Owning a yellow cab has left Issa Isac in deep debt and facing a precarious future.
It was not supposed to turn out this way when Mr. Isac slid behind the wheel in 2005. Soon he was earning $200 a night driving. Three years later, he borrowed $335,000 to buy a New York City taxi medallion, which gave him the right to operate his own cab.
But now Mr. Isac earns half of what he did when he started, as riders have defected to Uber and other competitors. He stopped making the $2,700-a-month loan payment on his medallion in February because he was broke. Last month, it was sold to help pay his debts.
“I see my future crashing down,” said Mr. Isac, 46, an immigrant from Burkina Faso. “I worry every day. Sometimes, I can’t sleep thinking about it. Everything changed overnight.”
Taxi ownership once seemed a guaranteed route to financial security, something that was more tangible and reliable than the stock market since people hailed cabs in good times and bad. Generations of new immigrants toiled away for years to earn enough to buy a coveted medallion. Those who had them took pride in them, and viewed them as their retirement fund.
Uber and other ride-hail apps have upended all that.
Just as homeowners faced ruin when housing markets sank, struggling cab owners in Chicago, Boston, San Francisco and other cities are now facing foreclosure and bankruptcy. Many took out loans to pay for taxi medallions, counting on business that has instead nose-dived amid fierce competition. They are falling behind on loan payments, being turned away by lenders and stand to lose not only the medallions that are their livelihoods but also their homes and savings.
Nowhere is the crisis more dire than in New York, which has the largest taxi fleet in the country. Medallions now sell for a fraction of the record $1.3 million price in 2014, and in many cases, are worth far less than what their owners borrowed to buy them. Even if these owners sell their medallions, they still owe hundreds of thousands of dollars — far more than in many other cities where medallion prices were lower to begin with.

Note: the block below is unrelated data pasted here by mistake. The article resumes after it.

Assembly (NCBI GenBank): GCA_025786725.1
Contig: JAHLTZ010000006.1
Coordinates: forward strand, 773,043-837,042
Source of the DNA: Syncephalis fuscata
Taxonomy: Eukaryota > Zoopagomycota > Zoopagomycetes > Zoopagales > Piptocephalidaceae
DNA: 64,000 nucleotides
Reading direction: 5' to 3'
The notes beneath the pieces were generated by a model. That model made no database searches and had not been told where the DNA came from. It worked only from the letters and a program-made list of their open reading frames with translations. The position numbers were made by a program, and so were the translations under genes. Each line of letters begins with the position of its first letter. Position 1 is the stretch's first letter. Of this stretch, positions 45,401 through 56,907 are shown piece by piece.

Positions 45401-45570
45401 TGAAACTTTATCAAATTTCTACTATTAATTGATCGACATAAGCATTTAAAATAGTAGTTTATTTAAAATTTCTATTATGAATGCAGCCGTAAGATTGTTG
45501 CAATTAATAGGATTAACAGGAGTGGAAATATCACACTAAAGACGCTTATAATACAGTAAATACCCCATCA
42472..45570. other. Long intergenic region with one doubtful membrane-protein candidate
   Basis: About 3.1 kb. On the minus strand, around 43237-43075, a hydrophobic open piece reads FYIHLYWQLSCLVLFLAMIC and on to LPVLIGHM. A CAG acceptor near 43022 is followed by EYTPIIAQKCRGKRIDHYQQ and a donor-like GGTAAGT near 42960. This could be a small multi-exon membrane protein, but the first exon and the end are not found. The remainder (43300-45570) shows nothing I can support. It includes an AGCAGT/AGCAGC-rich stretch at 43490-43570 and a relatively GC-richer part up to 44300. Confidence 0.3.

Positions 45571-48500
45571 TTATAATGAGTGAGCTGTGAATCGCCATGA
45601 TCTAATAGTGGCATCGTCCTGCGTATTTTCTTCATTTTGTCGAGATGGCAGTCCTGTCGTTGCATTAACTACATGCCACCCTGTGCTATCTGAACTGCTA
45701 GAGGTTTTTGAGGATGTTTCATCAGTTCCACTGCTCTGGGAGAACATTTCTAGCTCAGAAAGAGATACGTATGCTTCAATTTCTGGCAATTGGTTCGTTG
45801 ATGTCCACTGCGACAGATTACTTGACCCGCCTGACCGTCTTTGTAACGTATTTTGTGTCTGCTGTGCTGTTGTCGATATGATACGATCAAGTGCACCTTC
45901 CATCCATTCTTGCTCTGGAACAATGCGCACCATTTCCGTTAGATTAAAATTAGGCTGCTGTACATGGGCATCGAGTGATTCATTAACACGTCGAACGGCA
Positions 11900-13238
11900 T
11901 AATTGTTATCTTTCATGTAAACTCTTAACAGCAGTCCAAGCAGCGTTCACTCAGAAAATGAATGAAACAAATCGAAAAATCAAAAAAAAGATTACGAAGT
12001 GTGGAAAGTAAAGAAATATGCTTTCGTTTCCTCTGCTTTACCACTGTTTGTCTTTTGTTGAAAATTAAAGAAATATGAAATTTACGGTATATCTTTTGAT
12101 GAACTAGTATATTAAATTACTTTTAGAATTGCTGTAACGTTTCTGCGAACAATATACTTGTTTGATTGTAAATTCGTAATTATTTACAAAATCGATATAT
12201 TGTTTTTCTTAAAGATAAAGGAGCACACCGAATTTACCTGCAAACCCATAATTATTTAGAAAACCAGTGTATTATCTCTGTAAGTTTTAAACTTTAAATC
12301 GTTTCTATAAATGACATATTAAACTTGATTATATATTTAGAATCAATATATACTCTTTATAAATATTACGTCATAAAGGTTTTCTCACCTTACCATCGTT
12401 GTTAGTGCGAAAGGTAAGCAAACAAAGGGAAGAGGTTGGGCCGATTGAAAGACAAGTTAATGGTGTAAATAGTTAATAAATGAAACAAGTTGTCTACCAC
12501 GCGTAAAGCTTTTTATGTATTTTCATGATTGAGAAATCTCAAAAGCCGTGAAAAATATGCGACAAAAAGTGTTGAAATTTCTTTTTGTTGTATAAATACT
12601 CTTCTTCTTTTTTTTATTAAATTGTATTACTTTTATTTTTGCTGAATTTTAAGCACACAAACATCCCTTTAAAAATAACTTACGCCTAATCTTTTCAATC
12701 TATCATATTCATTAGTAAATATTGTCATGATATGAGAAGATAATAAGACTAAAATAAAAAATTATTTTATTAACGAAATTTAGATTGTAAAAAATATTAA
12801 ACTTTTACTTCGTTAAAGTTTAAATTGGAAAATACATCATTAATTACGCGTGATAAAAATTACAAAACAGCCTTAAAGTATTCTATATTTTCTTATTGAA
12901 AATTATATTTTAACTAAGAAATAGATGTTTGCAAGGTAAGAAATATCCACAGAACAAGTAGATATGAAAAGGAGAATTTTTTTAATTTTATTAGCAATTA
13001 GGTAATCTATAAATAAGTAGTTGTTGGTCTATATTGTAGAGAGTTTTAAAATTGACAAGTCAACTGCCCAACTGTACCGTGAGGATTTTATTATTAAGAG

In an unprecedented fire sale of medallions, up to 46 of them are expected to go on the auction block later this month as part of bankruptcy proceedings against taxi companies affiliated with an embattled taxi mogul. While the city has previously held auctions to sell a limited number of new medallions — about 1,800 since 1996 — this is believed to be the first auction to dispose of foreclosed medallions, according to city officials.
While the auction has drawn attention to the precipitous fall of the once-mighty taxi industry, it does not reflect the hardship — and heartbreak — of individual owners like Mr. Isac. It is their stories that often get lost in the larger debate over new technology and commutes, and tell of the human cost of the city’s rapidly evolving transportation landscape.
Since 2015, a total of 85 medallions have been sold as part of foreclosure proceedings, according to city records. In August alone, 12 of the 21 medallion sales were part of foreclosures; the prices of all the sales ranged from $150,000 to $450,000 per medallion.
Many more taxi owners say they do not know how much longer they can hold on. Didar Singh, 65, who took out a loan to buy two medallions for a total of $2.6 million in 2013, said he can only afford to pay the interest — $4,816 a month — on the loan. As it is, his taxis do not bring in enough to cover his expenses, forcing him to rely on savings and help from his children.
Sohan Gill once saw his medallion as such a good investment — ”better than a house” — that his wife bought two more in 2001. Now they cannot find enough drivers for the cabs because business is so bad. And Mr. Gill, 63, who had retired from driving, had to go back on the road. “How many more years am I going to drive to take care of these medallions?” he asked.